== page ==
North Korea's military forces were massed in Pyongyang today for a show of strength by leader Kim Jong-Un as tensions mount over his nuclear ambitions. Hundreds of flatbed trucks packed with soldiers lined the banks of the Taedong river ahead of a parade through the North Korean capital. Ostensibly the event was to mark the 105th anniversary of the birth of Kim's grandfather, the North's founder Kim II- Sung - a date known as the 'Day of the Sun' in the Democratic People's Republic of Korea, the country's official name. But it is also intended to send an unmistakable message to Washington, Seoul, Tokyo and other capitals about the isolated, nuclear-armed North's military might. Pyongyang is under multiple sets of United Nations sanctions over its atomic and ballistic missile programmes, and has ambitions to build a rocket capable of delivering a warhead to the US mainland - something US President Donald Trump has vowed "won't happen". It has carried out five nuclear tests - two of them last year - and multiple missile launches, one of which saw three rockets come down in waters provocatively close to Japan last month. Speculation that it could conduct a sixth blast in the coming days to coincide with the anniversary has reached fever pitch, with specialist US website 38North describing its Punggye-ri test site as "primed and ready" and White House officials saying military options were "already being assessed". Trump has dispatched the aircraft carrier USS Carl Vinson and an accompanying battle group to the Korean peninsula. "We are sending an armada.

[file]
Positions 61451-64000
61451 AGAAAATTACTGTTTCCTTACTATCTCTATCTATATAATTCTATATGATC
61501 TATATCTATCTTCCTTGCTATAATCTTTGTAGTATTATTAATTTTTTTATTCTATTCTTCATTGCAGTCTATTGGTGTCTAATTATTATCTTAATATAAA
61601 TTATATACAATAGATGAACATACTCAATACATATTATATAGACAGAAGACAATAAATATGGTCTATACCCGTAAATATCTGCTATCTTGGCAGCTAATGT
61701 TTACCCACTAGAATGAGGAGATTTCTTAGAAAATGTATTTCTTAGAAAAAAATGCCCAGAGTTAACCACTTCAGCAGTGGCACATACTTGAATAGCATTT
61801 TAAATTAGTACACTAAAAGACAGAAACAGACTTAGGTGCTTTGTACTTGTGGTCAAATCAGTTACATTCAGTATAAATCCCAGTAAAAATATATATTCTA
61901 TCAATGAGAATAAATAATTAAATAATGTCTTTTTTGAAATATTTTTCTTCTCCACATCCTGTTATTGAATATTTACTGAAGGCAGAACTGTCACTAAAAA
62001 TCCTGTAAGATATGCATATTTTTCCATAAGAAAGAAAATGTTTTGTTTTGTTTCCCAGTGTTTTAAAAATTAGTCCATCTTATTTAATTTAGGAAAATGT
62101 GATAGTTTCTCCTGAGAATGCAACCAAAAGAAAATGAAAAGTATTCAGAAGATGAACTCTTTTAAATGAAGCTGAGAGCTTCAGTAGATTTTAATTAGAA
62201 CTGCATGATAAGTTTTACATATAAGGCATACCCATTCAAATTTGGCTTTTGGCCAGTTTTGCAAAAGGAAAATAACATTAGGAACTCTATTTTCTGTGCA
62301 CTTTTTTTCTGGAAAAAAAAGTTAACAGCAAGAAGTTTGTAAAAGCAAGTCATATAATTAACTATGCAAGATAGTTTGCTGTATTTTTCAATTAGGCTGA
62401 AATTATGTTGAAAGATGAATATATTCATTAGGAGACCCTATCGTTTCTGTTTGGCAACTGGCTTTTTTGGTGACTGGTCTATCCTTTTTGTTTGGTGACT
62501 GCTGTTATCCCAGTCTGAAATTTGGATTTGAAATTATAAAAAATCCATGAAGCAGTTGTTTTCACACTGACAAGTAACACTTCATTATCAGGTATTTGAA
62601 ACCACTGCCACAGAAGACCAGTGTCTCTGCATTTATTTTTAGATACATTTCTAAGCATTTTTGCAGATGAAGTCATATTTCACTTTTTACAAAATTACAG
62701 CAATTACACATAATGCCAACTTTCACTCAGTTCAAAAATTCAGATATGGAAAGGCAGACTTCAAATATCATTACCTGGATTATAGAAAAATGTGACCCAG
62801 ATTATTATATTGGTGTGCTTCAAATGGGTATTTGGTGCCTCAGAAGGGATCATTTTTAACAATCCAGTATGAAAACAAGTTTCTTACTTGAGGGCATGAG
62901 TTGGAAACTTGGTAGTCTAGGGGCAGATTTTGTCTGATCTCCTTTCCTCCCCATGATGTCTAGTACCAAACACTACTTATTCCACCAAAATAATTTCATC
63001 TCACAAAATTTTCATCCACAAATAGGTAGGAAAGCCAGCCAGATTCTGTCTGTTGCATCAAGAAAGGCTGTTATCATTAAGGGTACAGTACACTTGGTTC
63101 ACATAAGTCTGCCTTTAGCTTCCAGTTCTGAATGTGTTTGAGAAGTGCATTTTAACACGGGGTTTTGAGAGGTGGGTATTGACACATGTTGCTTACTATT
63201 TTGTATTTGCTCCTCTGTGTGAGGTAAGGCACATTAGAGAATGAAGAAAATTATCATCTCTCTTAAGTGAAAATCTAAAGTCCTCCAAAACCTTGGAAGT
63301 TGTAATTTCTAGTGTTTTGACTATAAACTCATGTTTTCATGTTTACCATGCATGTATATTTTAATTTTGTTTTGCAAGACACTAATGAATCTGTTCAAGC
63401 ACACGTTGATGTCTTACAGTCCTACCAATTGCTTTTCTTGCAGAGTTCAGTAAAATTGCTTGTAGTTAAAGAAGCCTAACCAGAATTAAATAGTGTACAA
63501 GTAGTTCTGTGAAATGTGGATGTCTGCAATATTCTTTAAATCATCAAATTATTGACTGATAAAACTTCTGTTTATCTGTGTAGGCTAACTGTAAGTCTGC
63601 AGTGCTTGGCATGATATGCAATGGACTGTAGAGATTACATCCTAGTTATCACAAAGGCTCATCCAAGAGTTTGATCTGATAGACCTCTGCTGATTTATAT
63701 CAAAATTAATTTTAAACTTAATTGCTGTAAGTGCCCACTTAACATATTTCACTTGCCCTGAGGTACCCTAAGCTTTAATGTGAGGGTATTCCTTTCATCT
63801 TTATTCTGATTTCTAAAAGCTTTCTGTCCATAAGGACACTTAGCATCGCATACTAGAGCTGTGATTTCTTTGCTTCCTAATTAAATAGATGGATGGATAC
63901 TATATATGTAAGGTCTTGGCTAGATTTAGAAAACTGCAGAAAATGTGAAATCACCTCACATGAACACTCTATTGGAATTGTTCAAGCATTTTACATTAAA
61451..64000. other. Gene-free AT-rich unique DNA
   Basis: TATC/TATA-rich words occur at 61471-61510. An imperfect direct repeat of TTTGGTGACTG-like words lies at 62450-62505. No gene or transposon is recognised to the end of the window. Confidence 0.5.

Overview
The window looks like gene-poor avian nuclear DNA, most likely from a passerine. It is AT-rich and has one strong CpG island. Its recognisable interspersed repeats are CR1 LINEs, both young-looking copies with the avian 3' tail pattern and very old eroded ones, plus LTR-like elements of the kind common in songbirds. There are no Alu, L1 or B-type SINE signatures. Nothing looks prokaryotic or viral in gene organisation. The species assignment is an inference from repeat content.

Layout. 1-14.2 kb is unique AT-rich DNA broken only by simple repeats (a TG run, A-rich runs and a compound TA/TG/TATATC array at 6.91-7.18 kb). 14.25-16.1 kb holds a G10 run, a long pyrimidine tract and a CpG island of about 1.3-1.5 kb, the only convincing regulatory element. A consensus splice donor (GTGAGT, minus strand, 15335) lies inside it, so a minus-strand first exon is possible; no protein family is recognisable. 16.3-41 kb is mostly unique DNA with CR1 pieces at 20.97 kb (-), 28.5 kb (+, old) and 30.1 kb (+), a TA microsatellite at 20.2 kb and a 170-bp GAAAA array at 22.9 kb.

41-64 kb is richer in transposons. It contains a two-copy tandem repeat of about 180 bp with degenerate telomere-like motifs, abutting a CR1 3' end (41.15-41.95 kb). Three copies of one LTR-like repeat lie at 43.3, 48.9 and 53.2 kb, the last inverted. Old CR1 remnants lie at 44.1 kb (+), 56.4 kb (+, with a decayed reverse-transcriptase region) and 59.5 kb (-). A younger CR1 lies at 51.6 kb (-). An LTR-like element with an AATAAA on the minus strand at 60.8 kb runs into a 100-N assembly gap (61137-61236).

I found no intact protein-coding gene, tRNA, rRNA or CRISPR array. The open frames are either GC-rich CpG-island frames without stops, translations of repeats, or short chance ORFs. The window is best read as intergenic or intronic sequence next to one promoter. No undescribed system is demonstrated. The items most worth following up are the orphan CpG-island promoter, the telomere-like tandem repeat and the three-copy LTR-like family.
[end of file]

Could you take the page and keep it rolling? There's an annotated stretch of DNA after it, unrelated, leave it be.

Very powerful," Trump told the Fox Business Network. "He is doing the wrong thing," he added of Kim. "He's making a big mistake." China, the North's sole major ally, and Russia have both urged restraint, with Beijing's foreign minister Wang Yi warning yesterday that "conflict could break out at any moment". The North has reiterated its constant refrain that it is ready for "war" with the US. Its army vowed yesterday a 'merciless' response to any US provocation but diplomats in Pyongyang are more sanguine, pointing out that the North raises its rhetoric every spring, when Washington and Seoul hold annual joint exercises that it views as preparations for invasion. None of the North's five previous nuclear tests have taken place in the month of April. On past form, the parade will see Kim watch ranks of goose-stepping soldiers marching through Kim Il-Sung Square in the centre of Pyongyang, accompanied by tanks, missiles on trailers, and other materiel. Military specialists keep a close eye on such events for clues about developments in the North's capabilities. Jeffrey Lewis, of the Middlebury Institute of International Studies said he was looking out for "the possibility of a new ICBM", adding: "There may be some surprises.
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